The other weekend, a movie starring Sylvester Stallone called Bullet to the Head died at the box office. It made $4 million against a reported budget of $55 million. It was preceded in death by a picture starring Arnold Schwarzenegger called The Last Stand, which made about $6 million against a budget of $30 million. These twin disasters have cast in doubt the future of a weird mini-genre that came out of nowhere a few years ago: the Activia action picture, starring 1980s movie stars banding together to shoot some guns and beat up much younger men.
The mini-genre burst into prominence following two freakish worldwide successes: The Expendables, with Stallone and a bunch of B-list guys like Dolph Lundgren; and Red, with Bruce Willis. These wildly popular flicks seemed to suggest that today’s moviegoers, like today’s rock-concert attendees, really enjoy seeing the old guys come together to perform their greatest hits one more time.
But the failures of Bullet to the Head and The Last Stand are calling the notion into question—and pity the poor studio chief who ponied up $70 million for a new action picture called The Tomb to be released later this year costarring Stallone and Schwarzenegger. He must be sweating bullets.
I missed the Arnold movie, but I did catch Bullet to the Head, the story of a cop and an assassin who team up against a corrupt machine in New Orleans. Despite the fact that Stallone looks like a Madame Tussaud’s version of himself, and that the plot is exceedingly dumb, the movie as a whole is dark, sleazy, jumpy, ruthless, and really quite compelling.
Bullet to the Head was directed by the amazingly stylish Walter Hill, who made The Warriors, 48 Hrs., and the criminally overlooked Geronimo, among many other memorable films. Even after a decadelong absence from the big screen, Hill is simply incapable of delivering a stiff. You can tell you’re in a pro’s hands the minute the picture begins, and it ends just as well, with Stallone and a man-mountain named Jason Momoa going at each other with fireman’s axes in the best-staged fight scene in memory.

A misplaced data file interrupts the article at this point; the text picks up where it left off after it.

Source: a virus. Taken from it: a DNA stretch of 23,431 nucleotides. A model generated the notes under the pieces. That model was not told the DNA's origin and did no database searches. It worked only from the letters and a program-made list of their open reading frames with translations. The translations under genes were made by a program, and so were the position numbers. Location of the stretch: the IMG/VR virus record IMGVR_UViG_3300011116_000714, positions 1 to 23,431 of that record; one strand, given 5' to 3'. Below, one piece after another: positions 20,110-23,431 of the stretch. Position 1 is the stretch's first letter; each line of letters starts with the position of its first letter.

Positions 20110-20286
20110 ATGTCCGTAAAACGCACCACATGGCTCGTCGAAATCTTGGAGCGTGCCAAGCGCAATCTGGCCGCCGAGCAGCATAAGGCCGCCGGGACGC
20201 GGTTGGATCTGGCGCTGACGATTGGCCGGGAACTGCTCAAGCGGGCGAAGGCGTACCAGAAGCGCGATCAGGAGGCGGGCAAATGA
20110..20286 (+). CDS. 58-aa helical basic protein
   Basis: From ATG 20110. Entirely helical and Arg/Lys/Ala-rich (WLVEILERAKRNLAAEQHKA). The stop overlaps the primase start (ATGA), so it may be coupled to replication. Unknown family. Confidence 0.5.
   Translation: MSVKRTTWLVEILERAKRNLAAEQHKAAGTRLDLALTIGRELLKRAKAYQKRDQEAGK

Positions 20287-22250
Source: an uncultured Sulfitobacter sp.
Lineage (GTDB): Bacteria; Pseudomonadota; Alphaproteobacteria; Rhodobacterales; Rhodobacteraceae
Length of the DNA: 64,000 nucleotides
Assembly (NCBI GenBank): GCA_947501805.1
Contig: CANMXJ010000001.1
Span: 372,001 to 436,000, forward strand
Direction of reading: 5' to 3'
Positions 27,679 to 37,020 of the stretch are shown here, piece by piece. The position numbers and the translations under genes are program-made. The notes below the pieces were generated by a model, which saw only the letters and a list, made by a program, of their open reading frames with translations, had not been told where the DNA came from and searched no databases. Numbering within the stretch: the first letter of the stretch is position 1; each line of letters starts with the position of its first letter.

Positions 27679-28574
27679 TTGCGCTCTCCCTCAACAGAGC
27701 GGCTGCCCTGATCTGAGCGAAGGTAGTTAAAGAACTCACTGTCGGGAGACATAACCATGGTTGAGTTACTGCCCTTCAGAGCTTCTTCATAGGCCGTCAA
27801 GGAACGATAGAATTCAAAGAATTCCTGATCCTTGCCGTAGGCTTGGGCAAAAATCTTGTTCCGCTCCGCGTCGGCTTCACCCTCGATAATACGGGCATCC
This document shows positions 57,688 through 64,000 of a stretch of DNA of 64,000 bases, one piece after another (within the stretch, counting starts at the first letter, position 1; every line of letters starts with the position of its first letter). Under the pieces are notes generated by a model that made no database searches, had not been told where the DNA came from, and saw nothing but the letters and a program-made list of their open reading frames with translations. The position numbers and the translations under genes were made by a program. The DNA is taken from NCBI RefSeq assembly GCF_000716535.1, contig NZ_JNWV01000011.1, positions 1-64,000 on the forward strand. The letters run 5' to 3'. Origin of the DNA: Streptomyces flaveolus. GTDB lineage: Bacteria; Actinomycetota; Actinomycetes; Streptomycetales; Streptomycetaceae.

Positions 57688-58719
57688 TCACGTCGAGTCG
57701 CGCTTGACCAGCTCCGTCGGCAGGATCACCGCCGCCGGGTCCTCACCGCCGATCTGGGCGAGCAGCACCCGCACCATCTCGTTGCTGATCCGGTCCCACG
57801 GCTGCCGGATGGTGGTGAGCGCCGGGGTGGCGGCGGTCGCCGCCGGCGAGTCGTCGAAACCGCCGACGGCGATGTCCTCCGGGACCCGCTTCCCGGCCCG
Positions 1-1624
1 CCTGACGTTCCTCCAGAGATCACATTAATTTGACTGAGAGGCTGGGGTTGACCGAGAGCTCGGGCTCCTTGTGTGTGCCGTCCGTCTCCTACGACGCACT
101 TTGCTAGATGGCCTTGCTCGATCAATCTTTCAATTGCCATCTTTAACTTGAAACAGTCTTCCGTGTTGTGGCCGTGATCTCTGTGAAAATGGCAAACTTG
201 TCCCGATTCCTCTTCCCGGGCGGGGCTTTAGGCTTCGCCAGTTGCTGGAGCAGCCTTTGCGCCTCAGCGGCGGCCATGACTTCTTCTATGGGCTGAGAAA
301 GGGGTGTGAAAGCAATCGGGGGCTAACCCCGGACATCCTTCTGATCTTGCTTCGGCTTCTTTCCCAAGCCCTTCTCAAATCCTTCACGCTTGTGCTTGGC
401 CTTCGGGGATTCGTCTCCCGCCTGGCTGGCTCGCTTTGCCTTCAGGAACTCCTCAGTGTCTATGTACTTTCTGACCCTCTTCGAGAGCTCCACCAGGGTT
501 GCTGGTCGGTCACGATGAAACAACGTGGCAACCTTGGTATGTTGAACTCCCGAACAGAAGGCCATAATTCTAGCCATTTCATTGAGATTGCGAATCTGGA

No matter; I was one of only two people to see Bullet to the Head in an auditorium that can seat 700. Now the only man who can save the day for the Activia action picture is Bruce Willis, who’s a decade younger but still a little long in the tooth to be cavorting with a rocket launcher. He has two films about to premiere: a fourth sequel to Die Hard, set in Moscow, and something called G. I. Joe: Retaliation, in which he evidently plays the original G. I. Joe.
The action-movie gods are fickle creatures. One year, you slip Taken into theaters around Super Bowl Sunday just to get rid of it, and it turns around and makes $150 million. Another year, you release a Stallone picture, a Schwarzenegger picture, and Parker (which I reviewed last week) to take advantage of the audience that came out for Taken, and that audience acts as though the multiplexes have been sprayed with man-repellent.
Might this audience have been so discomfited by the post-Sandy Hook “national conversation” about guns that it has decided to opt out of one of its guilty pleasures? It is unquestionably the case that these movies make fetishistic use of automatic weapons; the guns are photographed more slowly, more lovingly, more lasciviously than the naked women. Indeed, the love affair between man and rifle is a key selling point, as the 20 minutes of trailers before Bullet to the Head made clear: In every one, there are four or five shots of a lead character firing off round after round in glamorous closeup.
Action pictures are the very definition of mindless escapism: They offer their viewers a way out of the real world. If the images used to sell these movies happen to summon up unpleasant news stories that make potential audience members uncomfortable and unhappy, those people might just avoid such movies precisely because they don’t want to think about the unpleasantness. They don’t want to think about anything, really. Bullet to the Head certainly doesn’t want them to think, but with a title like that, how can they help it?
John Podhoretz, editor of Commentary, is THE WEEKLY STANDARD'S movie critic.